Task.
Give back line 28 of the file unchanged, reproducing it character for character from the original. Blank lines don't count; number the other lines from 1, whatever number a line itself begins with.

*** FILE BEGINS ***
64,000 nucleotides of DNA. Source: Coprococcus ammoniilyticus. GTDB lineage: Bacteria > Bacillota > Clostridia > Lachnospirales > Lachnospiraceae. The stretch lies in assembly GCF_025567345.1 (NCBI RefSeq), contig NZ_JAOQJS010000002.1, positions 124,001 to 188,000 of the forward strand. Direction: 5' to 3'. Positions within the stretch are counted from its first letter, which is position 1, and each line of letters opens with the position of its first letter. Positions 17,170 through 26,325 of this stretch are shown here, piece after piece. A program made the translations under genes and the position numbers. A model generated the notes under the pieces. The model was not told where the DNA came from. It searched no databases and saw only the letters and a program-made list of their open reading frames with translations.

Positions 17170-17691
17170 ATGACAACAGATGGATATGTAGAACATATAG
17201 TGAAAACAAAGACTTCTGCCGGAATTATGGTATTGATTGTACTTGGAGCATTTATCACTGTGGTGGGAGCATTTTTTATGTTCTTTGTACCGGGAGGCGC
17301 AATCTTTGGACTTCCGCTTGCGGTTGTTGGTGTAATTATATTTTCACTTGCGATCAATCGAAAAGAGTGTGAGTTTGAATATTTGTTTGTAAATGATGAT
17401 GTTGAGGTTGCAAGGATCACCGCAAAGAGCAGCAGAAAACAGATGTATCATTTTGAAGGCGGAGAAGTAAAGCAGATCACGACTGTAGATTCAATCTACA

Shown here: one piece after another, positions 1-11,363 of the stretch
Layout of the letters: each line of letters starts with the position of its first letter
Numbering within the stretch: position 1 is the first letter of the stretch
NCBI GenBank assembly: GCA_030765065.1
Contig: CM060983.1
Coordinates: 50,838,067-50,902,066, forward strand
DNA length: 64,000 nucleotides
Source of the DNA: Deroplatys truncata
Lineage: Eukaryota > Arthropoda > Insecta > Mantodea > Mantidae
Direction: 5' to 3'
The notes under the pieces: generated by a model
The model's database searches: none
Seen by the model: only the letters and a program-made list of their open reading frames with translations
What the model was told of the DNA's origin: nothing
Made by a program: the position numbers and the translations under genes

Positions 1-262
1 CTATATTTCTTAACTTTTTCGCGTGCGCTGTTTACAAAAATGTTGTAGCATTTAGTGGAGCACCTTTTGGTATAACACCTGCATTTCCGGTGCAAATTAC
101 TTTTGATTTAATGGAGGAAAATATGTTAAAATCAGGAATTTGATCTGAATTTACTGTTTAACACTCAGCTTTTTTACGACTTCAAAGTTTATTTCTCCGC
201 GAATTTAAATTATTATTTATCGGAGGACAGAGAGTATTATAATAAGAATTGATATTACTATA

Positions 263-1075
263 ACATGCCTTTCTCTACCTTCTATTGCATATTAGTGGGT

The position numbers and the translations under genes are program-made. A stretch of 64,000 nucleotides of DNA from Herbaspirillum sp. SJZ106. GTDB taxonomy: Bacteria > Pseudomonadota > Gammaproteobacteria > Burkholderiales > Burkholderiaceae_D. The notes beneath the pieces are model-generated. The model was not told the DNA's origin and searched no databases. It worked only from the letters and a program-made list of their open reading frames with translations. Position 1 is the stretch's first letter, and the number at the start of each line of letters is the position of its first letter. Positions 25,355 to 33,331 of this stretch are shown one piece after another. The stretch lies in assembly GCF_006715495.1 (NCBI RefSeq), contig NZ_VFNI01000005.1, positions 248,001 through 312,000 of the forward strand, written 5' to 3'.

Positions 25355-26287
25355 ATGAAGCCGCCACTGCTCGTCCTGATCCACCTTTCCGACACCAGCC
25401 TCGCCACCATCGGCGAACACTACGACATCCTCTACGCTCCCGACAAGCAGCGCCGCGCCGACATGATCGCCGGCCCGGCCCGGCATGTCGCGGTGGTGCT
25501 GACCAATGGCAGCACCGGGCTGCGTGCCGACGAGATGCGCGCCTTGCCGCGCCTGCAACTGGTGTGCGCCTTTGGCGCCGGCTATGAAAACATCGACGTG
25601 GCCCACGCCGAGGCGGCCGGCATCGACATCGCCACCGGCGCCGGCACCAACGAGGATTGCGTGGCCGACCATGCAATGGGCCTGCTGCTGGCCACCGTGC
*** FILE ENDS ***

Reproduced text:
The position numbers and the translations under genes are program-made. A stretch of 64,000 nucleotides of DNA from Herbaspirillum sp. SJZ106. GTDB taxonomy: Bacteria > Pseudomonadota > Gammaproteobacteria > Burkholderiales > Burkholderiaceae_D. The notes beneath the pieces are model-generated. The model was not told the DNA's origin and searched no databases. It worked only from the letters and a program-made list of their open reading frames with translations. Position 1 is the stretch's first letter, and the number at the start of each line of letters is the position of its first letter. Positions 25,355 to 33,331 of this stretch are shown one piece after another. The stretch lies in assembly GCF_006715495.1 (NCBI RefSeq), contig NZ_VFNI01000005.1, positions 248,001 through 312,000 of the forward strand, written 5' to 3'.